Bad Mum

Magazine

15 May 2018

Post Natal Depression


Here’s another one for M A T E R N A L | M E N T A L | H E A L TH | M A T T E R S week



You’ve just carried your newborn baby for 9 months and are exhausted. The delivery was beautiful but your body feels like a wreck. Now you have to deal with feeding your newborn every 3 hours and are somehow expected to feel super relaxed, whilst obtaining no sleep, so you can produce that ever precious breast milk…

It’s no wonder 1 in 7 women are prone to post-natal depression (PND). It’s nothing to be ashamed of and should be taken very seriously.

Science is behind you. The main cause of PND, is a huge shift in reproductive hormones following the delivery.

Add common major stressors such as sleep deprivation, inadequate partner support and reduced nutritional intake to the mix and there’s no wonder you’re feeling deflated.

Previously experienced depression, have an infant with high needs or have your own health conditions? You may be at higher risk of PND.

PND usually develops around week 6 postpartum and can range from being mild to severe.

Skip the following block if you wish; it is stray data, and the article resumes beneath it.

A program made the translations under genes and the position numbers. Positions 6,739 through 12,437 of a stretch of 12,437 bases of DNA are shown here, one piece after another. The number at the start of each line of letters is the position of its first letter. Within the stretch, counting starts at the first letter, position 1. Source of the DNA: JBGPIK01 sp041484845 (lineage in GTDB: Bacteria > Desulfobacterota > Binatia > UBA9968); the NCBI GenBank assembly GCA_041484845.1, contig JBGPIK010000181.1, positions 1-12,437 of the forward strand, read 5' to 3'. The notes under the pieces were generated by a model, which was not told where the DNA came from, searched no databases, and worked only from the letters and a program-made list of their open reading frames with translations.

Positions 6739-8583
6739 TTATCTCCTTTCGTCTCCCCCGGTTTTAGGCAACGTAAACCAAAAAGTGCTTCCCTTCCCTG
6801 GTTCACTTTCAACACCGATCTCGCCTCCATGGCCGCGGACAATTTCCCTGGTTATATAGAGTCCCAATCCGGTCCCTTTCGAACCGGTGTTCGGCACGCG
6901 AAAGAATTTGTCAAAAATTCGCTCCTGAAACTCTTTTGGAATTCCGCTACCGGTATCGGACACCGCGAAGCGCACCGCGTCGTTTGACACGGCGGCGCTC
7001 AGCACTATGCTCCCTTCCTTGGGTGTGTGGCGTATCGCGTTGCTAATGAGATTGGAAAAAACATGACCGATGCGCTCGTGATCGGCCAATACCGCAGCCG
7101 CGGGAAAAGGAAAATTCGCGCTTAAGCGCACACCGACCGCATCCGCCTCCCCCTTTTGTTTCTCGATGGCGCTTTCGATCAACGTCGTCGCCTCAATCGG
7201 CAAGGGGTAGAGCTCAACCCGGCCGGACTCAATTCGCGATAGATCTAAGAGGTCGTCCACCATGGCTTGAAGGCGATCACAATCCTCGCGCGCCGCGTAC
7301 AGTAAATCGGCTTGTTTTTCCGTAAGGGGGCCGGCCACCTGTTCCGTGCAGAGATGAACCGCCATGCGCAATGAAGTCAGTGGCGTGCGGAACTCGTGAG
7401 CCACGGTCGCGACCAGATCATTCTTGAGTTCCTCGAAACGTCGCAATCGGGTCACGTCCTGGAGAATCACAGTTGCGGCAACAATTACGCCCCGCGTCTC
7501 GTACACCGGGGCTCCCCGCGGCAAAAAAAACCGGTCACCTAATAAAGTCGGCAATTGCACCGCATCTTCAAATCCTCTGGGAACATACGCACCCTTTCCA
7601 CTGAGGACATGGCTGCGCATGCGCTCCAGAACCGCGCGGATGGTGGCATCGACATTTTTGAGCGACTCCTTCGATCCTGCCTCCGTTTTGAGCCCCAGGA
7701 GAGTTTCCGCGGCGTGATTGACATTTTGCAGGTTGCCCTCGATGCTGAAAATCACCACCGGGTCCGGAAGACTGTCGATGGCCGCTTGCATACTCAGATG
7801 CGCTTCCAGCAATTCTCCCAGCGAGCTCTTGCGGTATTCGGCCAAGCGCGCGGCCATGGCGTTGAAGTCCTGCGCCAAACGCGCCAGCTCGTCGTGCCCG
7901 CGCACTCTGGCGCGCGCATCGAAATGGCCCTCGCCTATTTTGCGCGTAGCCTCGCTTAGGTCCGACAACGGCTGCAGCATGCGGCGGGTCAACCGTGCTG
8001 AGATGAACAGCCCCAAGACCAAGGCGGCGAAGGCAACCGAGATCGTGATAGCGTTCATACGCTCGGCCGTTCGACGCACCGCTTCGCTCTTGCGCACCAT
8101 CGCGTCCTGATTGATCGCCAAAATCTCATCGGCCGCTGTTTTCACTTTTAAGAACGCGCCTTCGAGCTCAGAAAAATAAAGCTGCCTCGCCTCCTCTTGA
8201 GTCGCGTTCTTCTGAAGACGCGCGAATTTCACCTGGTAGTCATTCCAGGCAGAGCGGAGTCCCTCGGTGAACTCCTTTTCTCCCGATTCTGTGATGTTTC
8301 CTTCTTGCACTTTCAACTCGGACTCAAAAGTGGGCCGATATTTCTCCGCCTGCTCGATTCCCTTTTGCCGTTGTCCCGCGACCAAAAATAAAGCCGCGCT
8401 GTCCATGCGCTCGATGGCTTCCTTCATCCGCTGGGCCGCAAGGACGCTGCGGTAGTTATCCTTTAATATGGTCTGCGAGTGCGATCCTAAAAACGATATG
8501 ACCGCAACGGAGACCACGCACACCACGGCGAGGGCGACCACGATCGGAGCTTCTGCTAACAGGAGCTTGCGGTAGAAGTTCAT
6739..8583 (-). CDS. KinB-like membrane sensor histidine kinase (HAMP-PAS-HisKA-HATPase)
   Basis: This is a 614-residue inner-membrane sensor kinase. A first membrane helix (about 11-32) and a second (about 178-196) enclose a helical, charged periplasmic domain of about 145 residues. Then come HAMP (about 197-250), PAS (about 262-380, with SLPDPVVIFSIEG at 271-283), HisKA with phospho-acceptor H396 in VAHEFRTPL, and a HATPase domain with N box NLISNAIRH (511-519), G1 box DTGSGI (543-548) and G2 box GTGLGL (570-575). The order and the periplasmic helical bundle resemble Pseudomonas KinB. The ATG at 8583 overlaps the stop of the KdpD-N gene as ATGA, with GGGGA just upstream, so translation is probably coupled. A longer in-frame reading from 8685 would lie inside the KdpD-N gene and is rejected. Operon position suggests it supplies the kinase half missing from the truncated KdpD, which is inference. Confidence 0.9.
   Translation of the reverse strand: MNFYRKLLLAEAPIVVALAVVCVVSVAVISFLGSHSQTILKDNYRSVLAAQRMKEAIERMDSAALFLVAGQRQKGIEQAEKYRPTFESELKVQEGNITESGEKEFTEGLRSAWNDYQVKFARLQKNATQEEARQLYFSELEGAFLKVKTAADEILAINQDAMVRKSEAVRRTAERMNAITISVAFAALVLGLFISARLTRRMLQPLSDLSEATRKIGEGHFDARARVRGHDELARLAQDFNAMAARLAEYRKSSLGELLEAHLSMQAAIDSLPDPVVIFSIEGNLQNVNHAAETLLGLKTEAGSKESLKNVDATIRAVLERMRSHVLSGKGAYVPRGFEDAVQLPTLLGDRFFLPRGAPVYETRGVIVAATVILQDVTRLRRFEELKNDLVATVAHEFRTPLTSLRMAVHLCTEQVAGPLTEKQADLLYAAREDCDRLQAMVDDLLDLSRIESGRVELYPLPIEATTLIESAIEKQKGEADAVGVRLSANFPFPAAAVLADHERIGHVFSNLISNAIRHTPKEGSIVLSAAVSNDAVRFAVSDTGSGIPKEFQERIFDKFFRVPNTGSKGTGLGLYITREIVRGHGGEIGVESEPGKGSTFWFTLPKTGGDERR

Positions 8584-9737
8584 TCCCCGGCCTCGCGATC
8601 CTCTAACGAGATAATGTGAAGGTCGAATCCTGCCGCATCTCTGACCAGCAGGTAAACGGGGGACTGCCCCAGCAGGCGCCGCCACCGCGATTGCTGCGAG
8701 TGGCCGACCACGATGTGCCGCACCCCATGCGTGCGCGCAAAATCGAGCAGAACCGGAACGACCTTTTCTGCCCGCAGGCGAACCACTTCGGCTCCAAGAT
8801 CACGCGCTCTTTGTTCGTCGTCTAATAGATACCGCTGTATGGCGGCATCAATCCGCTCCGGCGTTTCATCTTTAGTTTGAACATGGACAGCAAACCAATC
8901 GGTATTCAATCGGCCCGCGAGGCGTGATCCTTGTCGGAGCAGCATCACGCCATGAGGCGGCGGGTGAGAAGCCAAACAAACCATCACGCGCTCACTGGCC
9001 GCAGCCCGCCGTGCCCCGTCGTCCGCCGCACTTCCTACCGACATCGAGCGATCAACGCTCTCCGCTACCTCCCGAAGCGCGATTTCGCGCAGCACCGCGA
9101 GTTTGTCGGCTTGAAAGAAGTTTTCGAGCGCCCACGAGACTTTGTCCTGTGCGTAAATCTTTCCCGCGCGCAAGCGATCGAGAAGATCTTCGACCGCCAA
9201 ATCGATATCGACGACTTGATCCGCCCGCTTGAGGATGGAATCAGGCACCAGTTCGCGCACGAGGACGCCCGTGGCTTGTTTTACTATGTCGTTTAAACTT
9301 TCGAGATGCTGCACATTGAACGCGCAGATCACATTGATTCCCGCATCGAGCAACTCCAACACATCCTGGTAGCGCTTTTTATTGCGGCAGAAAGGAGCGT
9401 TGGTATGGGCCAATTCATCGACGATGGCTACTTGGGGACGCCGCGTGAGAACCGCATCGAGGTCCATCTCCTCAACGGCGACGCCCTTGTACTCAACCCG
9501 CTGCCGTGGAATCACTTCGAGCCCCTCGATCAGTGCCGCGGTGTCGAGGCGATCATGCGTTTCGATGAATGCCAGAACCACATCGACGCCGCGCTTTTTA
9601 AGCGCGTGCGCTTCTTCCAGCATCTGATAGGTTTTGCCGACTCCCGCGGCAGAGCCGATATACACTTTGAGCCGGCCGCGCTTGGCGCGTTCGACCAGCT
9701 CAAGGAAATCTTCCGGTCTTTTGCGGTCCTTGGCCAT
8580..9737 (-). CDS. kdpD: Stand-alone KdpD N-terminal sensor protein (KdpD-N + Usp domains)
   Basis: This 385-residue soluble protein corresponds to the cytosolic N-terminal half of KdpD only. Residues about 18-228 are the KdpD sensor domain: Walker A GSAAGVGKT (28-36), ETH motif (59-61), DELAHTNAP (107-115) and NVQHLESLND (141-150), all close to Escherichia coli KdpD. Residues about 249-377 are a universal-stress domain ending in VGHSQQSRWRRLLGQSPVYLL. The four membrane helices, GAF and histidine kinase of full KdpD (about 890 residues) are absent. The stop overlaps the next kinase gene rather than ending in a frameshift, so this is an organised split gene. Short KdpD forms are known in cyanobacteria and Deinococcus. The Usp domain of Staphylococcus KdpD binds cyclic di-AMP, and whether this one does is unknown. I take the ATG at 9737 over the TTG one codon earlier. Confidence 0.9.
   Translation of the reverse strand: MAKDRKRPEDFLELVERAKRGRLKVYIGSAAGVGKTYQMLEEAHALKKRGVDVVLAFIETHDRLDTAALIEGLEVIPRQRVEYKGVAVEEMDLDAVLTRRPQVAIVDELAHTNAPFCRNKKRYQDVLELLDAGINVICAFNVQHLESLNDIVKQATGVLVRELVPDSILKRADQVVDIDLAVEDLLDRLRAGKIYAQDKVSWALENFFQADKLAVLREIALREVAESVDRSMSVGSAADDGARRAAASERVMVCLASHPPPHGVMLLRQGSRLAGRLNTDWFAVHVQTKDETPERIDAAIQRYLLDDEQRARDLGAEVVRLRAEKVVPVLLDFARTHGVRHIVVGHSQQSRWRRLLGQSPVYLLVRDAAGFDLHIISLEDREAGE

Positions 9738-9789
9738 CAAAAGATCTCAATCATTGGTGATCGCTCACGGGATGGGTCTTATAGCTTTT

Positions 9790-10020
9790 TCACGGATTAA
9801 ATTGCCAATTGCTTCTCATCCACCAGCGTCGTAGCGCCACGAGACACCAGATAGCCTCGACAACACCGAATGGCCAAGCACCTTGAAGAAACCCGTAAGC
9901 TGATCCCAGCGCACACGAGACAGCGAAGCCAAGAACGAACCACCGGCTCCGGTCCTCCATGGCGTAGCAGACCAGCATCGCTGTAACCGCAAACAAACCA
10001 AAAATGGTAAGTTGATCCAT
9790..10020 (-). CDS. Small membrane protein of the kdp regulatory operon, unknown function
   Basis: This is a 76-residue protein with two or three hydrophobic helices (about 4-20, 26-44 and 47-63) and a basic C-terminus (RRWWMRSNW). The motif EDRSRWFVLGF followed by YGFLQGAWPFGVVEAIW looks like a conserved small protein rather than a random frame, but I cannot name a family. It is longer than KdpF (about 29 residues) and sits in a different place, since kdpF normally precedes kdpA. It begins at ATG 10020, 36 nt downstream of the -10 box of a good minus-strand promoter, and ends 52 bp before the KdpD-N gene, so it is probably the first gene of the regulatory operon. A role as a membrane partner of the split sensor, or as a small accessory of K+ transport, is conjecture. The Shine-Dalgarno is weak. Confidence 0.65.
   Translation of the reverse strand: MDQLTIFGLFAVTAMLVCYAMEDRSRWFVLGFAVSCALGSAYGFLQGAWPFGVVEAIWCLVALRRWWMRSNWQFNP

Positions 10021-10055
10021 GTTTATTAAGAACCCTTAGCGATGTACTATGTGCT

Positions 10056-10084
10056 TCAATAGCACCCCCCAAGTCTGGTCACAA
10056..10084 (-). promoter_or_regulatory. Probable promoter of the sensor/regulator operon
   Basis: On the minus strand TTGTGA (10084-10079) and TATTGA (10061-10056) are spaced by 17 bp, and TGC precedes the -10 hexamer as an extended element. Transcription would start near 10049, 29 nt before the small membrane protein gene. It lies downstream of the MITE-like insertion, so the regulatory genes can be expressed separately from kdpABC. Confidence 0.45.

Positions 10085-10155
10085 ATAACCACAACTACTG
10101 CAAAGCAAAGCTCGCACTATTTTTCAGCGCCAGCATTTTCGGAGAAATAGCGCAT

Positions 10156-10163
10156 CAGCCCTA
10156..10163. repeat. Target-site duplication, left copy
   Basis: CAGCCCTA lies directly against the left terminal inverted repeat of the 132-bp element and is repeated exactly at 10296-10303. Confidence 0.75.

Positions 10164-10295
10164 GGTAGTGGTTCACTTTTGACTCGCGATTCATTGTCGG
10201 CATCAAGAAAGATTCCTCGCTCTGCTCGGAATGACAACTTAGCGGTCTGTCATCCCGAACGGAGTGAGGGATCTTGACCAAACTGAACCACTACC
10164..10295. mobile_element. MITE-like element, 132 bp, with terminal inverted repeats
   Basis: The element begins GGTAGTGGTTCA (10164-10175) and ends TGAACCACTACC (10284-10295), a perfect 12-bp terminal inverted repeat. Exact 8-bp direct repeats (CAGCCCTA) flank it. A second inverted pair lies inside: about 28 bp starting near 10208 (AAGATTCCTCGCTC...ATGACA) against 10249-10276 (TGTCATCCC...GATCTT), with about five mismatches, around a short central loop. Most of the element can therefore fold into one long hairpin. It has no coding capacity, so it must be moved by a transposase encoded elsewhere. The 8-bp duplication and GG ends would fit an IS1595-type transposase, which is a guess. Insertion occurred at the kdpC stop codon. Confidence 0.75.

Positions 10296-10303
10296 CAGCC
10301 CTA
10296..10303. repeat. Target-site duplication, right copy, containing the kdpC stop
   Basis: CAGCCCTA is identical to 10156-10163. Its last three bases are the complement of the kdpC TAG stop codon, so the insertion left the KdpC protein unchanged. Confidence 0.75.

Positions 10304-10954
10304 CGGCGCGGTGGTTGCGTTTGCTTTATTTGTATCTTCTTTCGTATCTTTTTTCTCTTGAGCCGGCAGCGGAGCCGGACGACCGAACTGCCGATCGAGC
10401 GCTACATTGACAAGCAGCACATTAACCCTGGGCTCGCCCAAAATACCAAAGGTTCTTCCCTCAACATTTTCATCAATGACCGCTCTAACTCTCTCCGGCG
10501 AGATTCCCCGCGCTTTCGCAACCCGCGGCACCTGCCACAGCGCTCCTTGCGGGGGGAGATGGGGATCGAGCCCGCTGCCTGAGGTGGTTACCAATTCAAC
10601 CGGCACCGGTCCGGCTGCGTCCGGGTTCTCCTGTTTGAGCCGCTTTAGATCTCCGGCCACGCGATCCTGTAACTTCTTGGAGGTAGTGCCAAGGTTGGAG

Symptoms are similar to antenatal depression and can include persistent feelings of low self-esteem, significant mood swings, guilt OR a complete lack of emotion/feeling of NUMBNESS, leading to detachment from your newborn.

You may even experience frightening thoughts such as harming your baby.

The good news is, postnatal depression is TREATABLE but first reduce those expectations, throw those unobtainable fantasies out the window and give yourself some SELF-LOVE

Motherhood is different for each woman. For the majority, it is scary, nerve wracking and shattering. If you don’t give yourself credit for the small wins, you will find it difficult to enjoy those special moments.

If you’re feeling depressed, it is NOT your fault and it can happen to anyone.

Contact your mid-wife, health visitor or GP for support. They can recommend support groups, PND targeted therapy sessions or anti-depressants if needed.

The earlier you recognise that you’re not okay, the safer it is for yourself and your family.

Lots of love,

The Children’s Medic


Written by Shruti @thechildrensmedic 






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